WASHINGTON – Sen. Elizabeth Warren (D-Mass) on Wednesday signaled a readiness to fight against President Obama’s push for a free trade deal with Asian countries in the new year.
“Let’s get ready for what’s coming,” Warren said as she broached the topic of trade in a speech to the AFL-CIO at Gallaudet University Wednesday morning.
“We believe in trade policies and tax codes that will strengthen our economy, that will raise our standard of living, that will create American jobs,” Warren said, “because we will never give up on these three words: made in America.”
In December, Warren sent a letter to U.S. Trade Representative Mike Froman expressing concern about the ongoing talks over the Trans-Pacific Partnership between the U.S. and 11 other nations mostly in the Americas and southeast Asia.
Warren’s December letter raised questions about three specific TPP provisions which she said “could make it harder for Congress and regulatory agencies to prevent future financial crises.”
Warren did not express concern in her letter that TPP would result in American jobs going overseas, but her comment Wednesday was a signal that she may level this charge against the trade deal talks as well.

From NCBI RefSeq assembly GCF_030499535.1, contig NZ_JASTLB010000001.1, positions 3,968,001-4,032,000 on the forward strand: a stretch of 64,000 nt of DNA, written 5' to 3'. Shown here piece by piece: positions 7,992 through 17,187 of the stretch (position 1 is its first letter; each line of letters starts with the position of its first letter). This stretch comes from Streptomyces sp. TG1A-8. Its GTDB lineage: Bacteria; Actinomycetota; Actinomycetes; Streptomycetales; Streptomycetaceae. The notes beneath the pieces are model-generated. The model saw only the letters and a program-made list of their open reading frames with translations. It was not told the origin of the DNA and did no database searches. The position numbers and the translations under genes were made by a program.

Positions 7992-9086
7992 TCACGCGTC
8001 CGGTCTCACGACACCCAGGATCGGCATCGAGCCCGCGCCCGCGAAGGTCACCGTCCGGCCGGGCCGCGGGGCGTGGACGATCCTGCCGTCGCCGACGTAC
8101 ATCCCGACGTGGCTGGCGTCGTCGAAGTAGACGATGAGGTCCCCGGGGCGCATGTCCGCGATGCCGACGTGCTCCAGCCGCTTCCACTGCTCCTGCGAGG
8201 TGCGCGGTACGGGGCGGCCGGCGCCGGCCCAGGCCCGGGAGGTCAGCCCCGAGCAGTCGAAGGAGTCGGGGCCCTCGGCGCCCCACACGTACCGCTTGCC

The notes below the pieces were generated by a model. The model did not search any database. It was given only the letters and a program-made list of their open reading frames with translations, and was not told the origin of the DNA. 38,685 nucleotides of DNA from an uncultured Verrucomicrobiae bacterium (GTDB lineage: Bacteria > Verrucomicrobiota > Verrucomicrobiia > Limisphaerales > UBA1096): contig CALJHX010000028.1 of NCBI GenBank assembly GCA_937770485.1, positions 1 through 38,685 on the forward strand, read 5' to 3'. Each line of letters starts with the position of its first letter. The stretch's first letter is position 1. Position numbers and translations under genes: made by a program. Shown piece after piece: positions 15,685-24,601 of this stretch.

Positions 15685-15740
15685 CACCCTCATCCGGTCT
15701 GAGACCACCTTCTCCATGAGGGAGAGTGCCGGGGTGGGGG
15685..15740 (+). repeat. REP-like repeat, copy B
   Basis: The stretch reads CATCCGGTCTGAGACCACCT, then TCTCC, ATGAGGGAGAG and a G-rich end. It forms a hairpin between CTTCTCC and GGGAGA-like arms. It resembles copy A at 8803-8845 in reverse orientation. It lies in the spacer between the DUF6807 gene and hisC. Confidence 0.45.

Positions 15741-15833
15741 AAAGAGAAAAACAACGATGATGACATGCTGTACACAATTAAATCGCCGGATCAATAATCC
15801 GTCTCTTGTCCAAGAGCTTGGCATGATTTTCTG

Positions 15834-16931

Earlier in her remarks, Warren said that previous trade deals in the U.S. have allowed foreign companies subsidized by their own governments to compete with American companies “while good American jobs got shipped overseas.”
In her 25-minute speech, Warren also argued that even though a number of economic indicators are moving in the positive direction, the middle class in America is still in “deep trouble.”
A deeper look at economic statistics, she said, shows “the pounding that working people are taking.”
She spent several minutes assailing the idea of former President Ronald Reagan’s “trickle-down economics,” and also criticized her own party for buying into the notion that economic growth comes from smaller government.
“Too many Democrats have talked about the evils of big government and called for deregulation. It all sounded good but what it was really about was tying the hands of regulators,” Warren said, and letting corporations and Wall Street do whatever they want.
Warren enters 2015 as the undisputed leader of the Democratic party’s left wing, and she has yet to definitively rule out a run for president to challenge the party’s most likely nominee, former first lady and secretary of State Hillary Clinton.
After Warren left the stage, the emcee of the day long AFL-CIO event, MaryBe McMillan, of the union’s North Carolina chapter, told the crowd that America is “hungry” for Warren’s message.